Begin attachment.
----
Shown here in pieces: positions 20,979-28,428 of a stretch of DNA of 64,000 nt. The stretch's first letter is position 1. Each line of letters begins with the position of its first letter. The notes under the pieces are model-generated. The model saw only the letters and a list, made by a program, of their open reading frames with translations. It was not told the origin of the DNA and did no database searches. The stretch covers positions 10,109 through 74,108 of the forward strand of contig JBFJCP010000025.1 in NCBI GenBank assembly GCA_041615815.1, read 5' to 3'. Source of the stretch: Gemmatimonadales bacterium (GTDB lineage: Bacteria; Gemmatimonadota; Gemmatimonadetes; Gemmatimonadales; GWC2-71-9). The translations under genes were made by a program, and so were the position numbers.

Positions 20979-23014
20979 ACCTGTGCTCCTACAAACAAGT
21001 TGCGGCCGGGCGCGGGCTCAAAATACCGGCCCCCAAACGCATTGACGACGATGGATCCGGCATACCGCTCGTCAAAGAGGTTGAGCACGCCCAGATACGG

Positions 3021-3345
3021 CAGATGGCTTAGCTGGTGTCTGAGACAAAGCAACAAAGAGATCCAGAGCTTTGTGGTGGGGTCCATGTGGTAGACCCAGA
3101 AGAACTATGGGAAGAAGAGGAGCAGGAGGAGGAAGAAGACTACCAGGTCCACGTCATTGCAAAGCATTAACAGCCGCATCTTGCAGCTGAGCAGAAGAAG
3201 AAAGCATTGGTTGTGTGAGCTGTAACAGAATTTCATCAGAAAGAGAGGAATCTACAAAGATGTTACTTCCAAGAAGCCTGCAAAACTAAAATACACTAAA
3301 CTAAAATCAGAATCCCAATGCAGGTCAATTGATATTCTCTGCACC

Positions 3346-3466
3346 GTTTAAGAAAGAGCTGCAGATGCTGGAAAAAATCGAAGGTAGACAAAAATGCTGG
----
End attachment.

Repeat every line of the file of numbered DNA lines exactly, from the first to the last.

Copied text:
Shown here in pieces: positions 20,979-28,428 of a stretch of DNA of 64,000 nt. The stretch's first letter is position 1. Each line of letters begins with the position of its first letter. The notes under the pieces are model-generated. The model saw only the letters and a list, made by a program, of their open reading frames with translations. It was not told the origin of the DNA and did no database searches. The stretch covers positions 10,109 through 74,108 of the forward strand of contig JBFJCP010000025.1 in NCBI GenBank assembly GCA_041615815.1, read 5' to 3'. Source of the stretch: Gemmatimonadales bacterium (GTDB lineage: Bacteria; Gemmatimonadota; Gemmatimonadetes; Gemmatimonadales; GWC2-71-9). The translations under genes were made by a program, and so were the position numbers.

Positions 20979-23014
20979 ACCTGTGCTCCTACAAACAAGT
21001 TGCGGCCGGGCGCGGGCTCAAAATACCGGCCCCCAAACGCATTGACGACGATGGATCCGGCATACCGCTCGTCAAAGAGGTTGAGCACGCCCAGATACGG

Positions 3021-3345
3021 CAGATGGCTTAGCTGGTGTCTGAGACAAAGCAACAAAGAGATCCAGAGCTTTGTGGTGGGGTCCATGTGGTAGACCCAGA
3101 AGAACTATGGGAAGAAGAGGAGCAGGAGGAGGAAGAAGACTACCAGGTCCACGTCATTGCAAAGCATTAACAGCCGCATCTTGCAGCTGAGCAGAAGAAG
3201 AAAGCATTGGTTGTGTGAGCTGTAACAGAATTTCATCAGAAAGAGAGGAATCTACAAAGATGTTACTTCCAAGAAGCCTGCAAAACTAAAATACACTAAA
3301 CTAAAATCAGAATCCCAATGCAGGTCAATTGATATTCTCTGCACC

Positions 3346-3466
3346 GTTTAAGAAAGAGCTGCAGATGCTGGAAAAAATCGAAGGTAGACAAAAATGCTGG